Mawlah

Mawlah

 

in pre-Islamic Arabia and the early Arabian Caliphate, both a freedman enjoying the protection of his former master (patron) and the patron himself, who offered this protection. The freedman was designated mawlat-al-asfal (the lowlier mawlah) and the patron was designated mawlat-al-ala (the higher mawlah). The term mawlah is also used in direct address as a synonym for sayyid (lord, sir) and as a title for monarchs (for example, mawlah or mulai in Morocco) and venerable clergy (whence mullah).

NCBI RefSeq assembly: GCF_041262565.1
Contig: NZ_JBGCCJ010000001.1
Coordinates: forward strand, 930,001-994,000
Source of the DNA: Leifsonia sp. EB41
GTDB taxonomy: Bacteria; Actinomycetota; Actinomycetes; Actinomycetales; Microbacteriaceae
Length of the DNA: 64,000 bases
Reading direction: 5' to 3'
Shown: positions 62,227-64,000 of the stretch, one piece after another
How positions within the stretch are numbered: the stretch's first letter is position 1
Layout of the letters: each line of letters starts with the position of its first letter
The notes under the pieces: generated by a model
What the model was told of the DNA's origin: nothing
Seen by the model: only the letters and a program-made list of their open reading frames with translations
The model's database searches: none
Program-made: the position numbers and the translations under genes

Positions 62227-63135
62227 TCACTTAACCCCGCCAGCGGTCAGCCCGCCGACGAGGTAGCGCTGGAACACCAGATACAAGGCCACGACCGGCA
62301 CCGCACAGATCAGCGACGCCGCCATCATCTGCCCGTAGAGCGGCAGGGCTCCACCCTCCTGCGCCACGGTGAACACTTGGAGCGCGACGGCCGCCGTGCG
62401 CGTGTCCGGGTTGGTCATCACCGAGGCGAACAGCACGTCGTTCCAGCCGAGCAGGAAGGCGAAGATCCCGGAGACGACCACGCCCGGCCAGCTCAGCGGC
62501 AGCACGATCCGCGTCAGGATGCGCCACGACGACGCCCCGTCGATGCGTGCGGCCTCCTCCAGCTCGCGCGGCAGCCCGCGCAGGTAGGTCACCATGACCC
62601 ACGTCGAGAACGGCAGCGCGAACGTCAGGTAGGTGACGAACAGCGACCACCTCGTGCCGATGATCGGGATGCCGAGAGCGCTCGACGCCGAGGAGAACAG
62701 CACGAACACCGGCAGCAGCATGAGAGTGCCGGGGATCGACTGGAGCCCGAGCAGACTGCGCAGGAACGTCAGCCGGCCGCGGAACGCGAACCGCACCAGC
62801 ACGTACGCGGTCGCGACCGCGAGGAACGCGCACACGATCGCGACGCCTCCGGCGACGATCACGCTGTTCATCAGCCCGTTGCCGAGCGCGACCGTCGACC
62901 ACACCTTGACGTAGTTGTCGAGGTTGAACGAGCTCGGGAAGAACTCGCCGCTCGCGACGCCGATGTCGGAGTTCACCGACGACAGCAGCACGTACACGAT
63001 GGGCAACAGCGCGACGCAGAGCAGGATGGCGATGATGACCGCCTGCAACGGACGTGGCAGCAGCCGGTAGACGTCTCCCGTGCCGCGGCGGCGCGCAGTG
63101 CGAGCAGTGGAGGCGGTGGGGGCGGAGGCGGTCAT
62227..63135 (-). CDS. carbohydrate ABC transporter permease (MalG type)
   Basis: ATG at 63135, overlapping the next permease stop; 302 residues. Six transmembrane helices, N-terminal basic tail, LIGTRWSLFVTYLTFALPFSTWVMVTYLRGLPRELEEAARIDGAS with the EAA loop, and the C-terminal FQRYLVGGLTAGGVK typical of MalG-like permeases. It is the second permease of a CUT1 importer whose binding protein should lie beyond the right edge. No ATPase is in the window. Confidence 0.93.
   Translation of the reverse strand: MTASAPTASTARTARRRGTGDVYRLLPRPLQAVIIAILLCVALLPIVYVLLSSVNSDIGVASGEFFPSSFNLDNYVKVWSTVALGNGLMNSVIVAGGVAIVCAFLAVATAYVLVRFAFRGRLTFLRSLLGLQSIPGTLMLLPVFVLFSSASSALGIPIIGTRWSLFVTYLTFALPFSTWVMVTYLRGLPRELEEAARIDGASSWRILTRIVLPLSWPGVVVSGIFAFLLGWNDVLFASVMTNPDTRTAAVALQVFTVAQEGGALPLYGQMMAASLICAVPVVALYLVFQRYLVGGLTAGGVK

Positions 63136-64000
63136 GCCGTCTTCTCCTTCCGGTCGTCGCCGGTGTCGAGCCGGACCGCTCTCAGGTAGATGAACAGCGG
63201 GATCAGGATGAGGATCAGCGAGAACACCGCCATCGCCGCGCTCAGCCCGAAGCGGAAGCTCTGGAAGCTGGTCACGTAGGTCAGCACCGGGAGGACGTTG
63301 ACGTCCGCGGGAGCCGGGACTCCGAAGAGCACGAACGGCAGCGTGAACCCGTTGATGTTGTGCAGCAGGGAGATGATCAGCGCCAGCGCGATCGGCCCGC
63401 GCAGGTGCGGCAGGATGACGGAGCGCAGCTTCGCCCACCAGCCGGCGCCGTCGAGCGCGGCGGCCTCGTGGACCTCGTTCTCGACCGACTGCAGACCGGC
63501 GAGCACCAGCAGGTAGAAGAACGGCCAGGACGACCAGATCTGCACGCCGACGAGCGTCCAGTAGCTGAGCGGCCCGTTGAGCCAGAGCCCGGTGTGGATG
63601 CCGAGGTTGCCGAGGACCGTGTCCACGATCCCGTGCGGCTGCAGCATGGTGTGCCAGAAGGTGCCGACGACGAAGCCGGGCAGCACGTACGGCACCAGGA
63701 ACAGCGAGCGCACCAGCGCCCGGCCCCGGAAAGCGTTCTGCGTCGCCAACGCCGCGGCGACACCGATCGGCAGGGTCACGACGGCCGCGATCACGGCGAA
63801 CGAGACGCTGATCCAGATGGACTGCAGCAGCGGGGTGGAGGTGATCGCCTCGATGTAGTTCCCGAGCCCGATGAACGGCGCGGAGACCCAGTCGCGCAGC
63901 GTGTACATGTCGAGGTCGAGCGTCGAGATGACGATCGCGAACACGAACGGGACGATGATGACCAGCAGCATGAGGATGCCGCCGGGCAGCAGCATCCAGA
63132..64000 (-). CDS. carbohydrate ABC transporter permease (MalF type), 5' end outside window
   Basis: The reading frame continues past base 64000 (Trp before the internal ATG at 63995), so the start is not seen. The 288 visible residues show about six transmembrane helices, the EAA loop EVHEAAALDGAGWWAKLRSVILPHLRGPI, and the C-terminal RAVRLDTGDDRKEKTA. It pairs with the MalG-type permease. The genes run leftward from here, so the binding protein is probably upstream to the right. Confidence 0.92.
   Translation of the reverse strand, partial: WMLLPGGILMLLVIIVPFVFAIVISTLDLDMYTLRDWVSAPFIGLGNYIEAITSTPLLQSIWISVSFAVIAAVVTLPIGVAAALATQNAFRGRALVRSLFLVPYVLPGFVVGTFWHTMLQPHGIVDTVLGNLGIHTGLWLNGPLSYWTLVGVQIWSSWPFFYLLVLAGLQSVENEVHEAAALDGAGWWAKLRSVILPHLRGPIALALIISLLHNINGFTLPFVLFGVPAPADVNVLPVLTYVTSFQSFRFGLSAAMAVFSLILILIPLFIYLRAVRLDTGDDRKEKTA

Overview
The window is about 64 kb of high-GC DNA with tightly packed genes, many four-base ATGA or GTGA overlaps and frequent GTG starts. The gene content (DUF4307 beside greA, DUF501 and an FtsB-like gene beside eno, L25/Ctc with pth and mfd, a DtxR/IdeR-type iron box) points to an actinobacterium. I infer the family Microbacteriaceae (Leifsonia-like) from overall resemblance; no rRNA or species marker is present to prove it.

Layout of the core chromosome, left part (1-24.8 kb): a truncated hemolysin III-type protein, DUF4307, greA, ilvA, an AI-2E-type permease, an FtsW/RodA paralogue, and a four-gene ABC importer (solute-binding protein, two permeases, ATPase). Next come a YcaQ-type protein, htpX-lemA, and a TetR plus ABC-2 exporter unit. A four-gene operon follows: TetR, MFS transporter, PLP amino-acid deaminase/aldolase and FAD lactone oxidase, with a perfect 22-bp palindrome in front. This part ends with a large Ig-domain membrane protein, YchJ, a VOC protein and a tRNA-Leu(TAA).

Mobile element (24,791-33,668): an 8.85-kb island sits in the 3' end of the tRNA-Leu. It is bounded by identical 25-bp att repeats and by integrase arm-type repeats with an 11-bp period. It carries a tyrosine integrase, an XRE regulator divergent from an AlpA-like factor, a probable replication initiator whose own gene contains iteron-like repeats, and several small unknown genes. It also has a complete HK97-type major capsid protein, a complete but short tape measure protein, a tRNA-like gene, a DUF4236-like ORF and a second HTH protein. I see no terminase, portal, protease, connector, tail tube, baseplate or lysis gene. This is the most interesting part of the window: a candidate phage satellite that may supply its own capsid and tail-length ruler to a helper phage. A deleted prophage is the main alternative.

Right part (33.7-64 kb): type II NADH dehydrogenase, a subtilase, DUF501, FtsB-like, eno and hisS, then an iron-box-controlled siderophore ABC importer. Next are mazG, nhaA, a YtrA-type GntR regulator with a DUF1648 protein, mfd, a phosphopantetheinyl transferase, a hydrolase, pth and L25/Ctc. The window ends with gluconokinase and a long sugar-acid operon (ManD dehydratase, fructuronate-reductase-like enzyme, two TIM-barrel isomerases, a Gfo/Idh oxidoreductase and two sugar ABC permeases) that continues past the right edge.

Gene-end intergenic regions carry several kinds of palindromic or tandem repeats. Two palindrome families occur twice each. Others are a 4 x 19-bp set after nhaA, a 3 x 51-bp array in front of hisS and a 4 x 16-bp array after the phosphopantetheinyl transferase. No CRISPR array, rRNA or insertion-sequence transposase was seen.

References in periodicals archive ?
subset]] al-ahmadiyya ft l-luga al-turkiyya of Mawlah ibn Muhammad Salih, 1619.
The rockets also caused a fire in a nearby valley and damaged the house of a man from the Mawlah family, the source added.
As transcribed by Guo, the last line says [TEXT NOT REPRODUCIBLE IN ASCII] ballagh nuh amanih mawlah, which is translated: "Nuh has fulfilled his master's wishes" (306: "Nuh [Noah] is thus likely the sender of the letter").